“We will do it step by step, in a very cautious way, just to make sure that we are on the right track,” confirms Al Marri. “We don’t want to spend a lot of money and make a mistake that could have been avoided because we did it too quickly…Kahramaa is working on a commercial basis. It’s a government entity yes, but we are working to increase our annual performance. We’ve made a few initial models and we have done preliminary studies to make sure that we are going to benefit from these projects.”

Advantages and disadvantages

The conversation then turns to the pros and cons of embracing solar in Qatar. On paper it can seem like an ideal solution for such a sunny climate, but there are some major challenges. The country also has some distinct advantages to leverage, though, as Al Marri highlights. Indeed, on the upside, a major plus for Qatar is that its electricity grid is relatively young. Some parts are slightly dated, he admits, but the vast majority of the network is less than 15 years old.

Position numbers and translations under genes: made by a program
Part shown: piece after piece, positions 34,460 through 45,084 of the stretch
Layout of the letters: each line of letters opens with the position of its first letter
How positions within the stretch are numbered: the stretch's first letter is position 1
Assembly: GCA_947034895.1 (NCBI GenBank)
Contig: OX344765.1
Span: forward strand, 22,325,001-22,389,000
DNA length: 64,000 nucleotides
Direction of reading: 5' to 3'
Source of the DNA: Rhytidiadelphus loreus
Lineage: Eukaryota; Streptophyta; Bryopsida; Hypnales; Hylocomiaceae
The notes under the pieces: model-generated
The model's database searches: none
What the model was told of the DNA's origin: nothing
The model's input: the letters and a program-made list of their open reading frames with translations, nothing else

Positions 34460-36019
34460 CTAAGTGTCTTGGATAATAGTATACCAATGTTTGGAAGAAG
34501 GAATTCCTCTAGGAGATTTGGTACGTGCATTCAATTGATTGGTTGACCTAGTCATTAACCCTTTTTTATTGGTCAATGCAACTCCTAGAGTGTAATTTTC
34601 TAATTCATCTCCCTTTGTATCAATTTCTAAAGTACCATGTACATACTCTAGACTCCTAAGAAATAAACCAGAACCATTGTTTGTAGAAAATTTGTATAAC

“It is easy to make it compatible with solar,” explains Al Marri further, adding that apart from the photovoltaic cells (PVC) that make up the solar panels, most of the equipment used is the same and because there are electricity network facilities already installed at the reservoirs, such as an 11 kilowatt (KW) substation for which “the distribution is the same as for the pump house that is pumping this water, which also minimises the cost,” as Al Marri points out.

“Maintenance and operations of solar is not that complicated and the main cost is the panels,” he continues. “The other issues you talk about are transformers or converters or cables. These are being used on a daily basis in the Kahramaa network anyway. So it’s not that big a deal. There are no new items or anything else that’s new to us. We just need to customise it for solar and that’s it.”